This book is about 4 highschool students who are in the classroom when another student dies. Since they are the only ones in the room, they are the ones who have to fight to prove that they are innocent and try to get their normal lives back. Throughout the book, each person gets framed at least once, with new evidence. You get a point of view of each person and others on who did it, and why.
This book was AMAZING! It kept me engaged the whole entire time and had me gasping at every plot twist. I know that alot of people have been posting about this book, but it is definitely worth the read. There is also a sequal, called One of us is next. I would rate this book a 10/10.
She Drives Me Crazy opens with Scottie Zajac horrendously losing the first basketball game of the season to her ex-girlfriend. And it keeps going downhill after that. After a horrendous fender-bender in the parking lot after the game, Scottie is forced to carpool with Irene Abraham, the beautiful head cheerleader with a heart of stone. But after a few twists and turns, Scottie comes up with a perfect way to get back at her ex: fake date Irene until their next basketball battle. But within their fake relationship, Scottie finds that maybe feelings, relationships, and exes aren't as simple as she thought.
This book was fairly simple. It was a standard rivalry turned forced cooperation turned love story, with lots of shenanigans along the way. The things that made this book stand out from the simplistic romances of its peers was surprisingly not how the main love story was handled, but rather how the previous one was. Scottie had been in a nasty breakup caused by a nasty relationship, and it shows. She's torn about her ex and is constantly conflicted over whether ending the relationship was a good idea or not, something that's sadly very common for victims of toxic relationships. Her self esteem is noticeably impacted, and she has to struggle with this throughout the rest of the book. The book also handles a lot of other difficult subjects really well, like the demonization and trivialization of cheerleading, and the criticisms given to gay athletes. Despite these heavy topics, the book still delivers the fun romance it promises, with a few interesting twists thrown in that complement the themes of toxic relationships and moving on. The characters of the book were also surprisingly endearing. Scottie was loveable despite her flaws, Irene was one of the coolest female characters I've read in years, and even the side characters each shone and grew in really unique ways.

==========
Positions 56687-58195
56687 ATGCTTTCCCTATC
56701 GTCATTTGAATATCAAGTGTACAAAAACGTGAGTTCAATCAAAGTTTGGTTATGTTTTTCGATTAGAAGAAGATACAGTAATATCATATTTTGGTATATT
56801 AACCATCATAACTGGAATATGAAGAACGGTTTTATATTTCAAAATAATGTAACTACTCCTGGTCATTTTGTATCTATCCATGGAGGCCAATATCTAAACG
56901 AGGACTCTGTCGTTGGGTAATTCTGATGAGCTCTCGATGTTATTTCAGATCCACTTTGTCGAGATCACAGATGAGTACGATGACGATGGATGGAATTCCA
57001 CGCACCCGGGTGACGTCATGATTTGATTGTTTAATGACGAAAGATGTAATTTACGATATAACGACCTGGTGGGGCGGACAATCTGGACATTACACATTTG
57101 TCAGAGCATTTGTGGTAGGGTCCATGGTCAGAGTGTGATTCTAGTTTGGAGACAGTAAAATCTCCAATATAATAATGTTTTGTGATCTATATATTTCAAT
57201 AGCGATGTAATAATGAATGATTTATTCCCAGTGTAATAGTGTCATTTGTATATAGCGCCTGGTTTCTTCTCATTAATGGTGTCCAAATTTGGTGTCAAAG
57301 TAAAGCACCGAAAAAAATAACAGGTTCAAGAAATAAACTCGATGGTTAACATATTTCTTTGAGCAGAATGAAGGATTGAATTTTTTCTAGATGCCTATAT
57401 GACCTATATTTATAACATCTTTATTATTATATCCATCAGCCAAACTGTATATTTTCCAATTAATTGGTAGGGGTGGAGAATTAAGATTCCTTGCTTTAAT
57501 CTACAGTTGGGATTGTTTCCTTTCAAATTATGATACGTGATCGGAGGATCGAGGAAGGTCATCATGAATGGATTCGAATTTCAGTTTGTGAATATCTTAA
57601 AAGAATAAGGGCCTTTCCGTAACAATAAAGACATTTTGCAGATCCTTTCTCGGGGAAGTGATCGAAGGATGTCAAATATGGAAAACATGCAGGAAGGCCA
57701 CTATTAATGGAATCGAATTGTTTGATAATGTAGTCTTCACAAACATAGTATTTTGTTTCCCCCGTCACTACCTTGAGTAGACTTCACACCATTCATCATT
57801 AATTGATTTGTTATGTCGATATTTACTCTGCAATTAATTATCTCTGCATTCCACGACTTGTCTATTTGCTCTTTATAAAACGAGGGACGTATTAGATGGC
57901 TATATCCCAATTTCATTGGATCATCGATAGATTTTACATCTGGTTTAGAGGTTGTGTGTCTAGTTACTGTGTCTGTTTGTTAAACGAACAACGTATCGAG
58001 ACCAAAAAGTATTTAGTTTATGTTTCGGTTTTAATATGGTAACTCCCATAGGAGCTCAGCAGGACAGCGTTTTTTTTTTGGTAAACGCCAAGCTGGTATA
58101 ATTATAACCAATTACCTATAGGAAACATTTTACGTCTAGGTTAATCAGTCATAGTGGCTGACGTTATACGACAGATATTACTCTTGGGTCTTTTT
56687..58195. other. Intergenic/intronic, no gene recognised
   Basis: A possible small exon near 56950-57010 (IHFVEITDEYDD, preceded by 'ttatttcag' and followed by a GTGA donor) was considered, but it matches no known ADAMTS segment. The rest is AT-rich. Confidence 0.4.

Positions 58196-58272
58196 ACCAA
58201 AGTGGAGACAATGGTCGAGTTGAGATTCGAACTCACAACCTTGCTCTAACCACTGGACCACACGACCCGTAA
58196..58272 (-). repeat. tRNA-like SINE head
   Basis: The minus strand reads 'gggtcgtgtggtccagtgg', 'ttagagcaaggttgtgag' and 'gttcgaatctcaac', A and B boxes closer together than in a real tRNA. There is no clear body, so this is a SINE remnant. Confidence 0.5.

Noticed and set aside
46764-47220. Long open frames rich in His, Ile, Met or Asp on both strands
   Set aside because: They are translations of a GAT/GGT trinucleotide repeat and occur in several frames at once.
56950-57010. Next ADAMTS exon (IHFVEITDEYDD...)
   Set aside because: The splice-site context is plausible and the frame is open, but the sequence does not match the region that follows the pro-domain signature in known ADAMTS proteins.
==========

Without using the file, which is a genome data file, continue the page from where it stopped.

All in all, this was a great book, which I'd definitely recommend for lovers of romance, rivalry, character growth, and some 90's era romantic gestures!
Restart is about a boy who fell off a roof, forcing him to relearn his entire life. His old life, however, is nothing like what he envisioned. From throwing rotten tomatoes at cars to terrorizing the school, Chase is no longer who is friends want him to be. I liked this book because you never know when a bit of his old life will pop out of a clear blue sky. The moral of the story, don't hide things on a roof.
500 Words or Less is about Nic Chen, a girl now hated by her high school after cheating on her beloved boyfriend. Nic is trying desperately to salvage her senior year, when she stumbles upon an opportunity to write admission essays for her frighteningly ambitious peers. As she writes and learns more about the people around her, she begins to understand how much she needs to learn about herself.
This book is almost entirely in verse, which is interesting. In some parts, it's basically a normal book, just put in a more vertical format. Other times, the structure really benefits the prose, and the beautiful writing lends to the more whimsical medium. The book was almost entirely sad, and crossed into heartbreaking at the end, making it great for catharsis. Although the story itself was fairly standard high school drama, the underlying currents of mental illness, grief, and acceptance lent it a lot of weight. The book made good use of repetition and symbolism to represent cyclical thought, and had some good twists, especially one at the end that was really gut punching. The main characters were really well fleshed out, especially some side characters that helped make the story less one note. The main characters conflicts also felt very realistic, and made her sympathetic despite many of the things she did.
All in all, this was a good book. I would recommend this to anyone who likes poetry, drama, and lots of introspection.
"Charming As A Verb" follows Columbia-ambitious professional dog walker Henri, who works hard at the prestigious FATE academy to secure his future. When intense classmate and neighbor Corinne Troy threatens to expose the fraudulencies of his dog walking business, Henri is forced to help her increase her social standing to boost an application to a dream school of her own. Before long, the two of them become close, but will their college ambition tear them apart?